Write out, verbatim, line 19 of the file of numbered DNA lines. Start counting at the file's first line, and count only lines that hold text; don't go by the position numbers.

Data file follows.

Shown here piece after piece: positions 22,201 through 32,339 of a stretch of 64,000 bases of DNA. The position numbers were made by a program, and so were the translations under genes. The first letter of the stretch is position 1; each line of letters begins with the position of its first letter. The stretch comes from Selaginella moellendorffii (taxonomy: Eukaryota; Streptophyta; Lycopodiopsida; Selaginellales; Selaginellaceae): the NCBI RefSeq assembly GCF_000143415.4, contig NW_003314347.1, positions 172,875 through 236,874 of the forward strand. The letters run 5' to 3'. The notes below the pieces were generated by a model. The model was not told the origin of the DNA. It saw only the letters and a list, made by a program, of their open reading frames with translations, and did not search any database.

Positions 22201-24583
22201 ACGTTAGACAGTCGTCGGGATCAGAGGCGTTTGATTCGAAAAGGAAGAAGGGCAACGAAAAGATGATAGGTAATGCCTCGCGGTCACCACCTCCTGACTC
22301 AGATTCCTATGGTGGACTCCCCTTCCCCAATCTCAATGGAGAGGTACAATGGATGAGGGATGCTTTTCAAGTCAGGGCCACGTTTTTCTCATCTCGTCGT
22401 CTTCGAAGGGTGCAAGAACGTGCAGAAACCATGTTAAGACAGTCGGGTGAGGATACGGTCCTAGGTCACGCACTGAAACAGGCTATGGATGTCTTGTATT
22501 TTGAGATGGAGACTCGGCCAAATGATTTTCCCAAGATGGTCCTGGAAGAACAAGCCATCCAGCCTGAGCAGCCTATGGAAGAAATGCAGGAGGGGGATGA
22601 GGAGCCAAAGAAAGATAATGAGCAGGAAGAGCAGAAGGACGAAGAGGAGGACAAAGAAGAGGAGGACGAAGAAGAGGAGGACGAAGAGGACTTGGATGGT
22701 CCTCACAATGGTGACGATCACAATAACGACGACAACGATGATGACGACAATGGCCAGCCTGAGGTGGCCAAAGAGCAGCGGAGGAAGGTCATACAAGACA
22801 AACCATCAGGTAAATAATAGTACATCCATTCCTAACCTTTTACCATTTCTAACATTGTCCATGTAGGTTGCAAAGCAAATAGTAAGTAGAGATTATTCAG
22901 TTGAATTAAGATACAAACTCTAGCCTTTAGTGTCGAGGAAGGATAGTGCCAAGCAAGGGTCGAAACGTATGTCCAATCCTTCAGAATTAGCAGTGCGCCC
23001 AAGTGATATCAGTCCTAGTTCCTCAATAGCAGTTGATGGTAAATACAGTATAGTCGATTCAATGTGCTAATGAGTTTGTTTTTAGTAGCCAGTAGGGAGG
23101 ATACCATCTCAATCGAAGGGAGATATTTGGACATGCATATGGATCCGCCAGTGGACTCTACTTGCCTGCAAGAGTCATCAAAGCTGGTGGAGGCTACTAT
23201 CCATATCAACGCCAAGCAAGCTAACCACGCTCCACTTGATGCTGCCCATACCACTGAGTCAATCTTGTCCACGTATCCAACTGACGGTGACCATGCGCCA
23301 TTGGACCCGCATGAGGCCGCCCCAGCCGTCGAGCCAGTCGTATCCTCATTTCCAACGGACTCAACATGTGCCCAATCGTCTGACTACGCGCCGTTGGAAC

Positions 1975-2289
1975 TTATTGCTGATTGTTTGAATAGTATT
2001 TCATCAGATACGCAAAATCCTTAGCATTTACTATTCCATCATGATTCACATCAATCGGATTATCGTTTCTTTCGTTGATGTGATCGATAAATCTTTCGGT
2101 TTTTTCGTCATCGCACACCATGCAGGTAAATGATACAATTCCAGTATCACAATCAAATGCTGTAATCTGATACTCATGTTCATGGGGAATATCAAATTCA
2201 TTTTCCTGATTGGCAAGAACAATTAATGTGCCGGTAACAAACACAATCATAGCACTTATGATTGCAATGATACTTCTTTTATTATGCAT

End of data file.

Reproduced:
2201 TTTTCCTGATTGGCAAGAACAATTAATGTGCCGGTAACAAACACAATCATAGCACTTATGATTGCAATGATACTTCTTTTATTATGCAT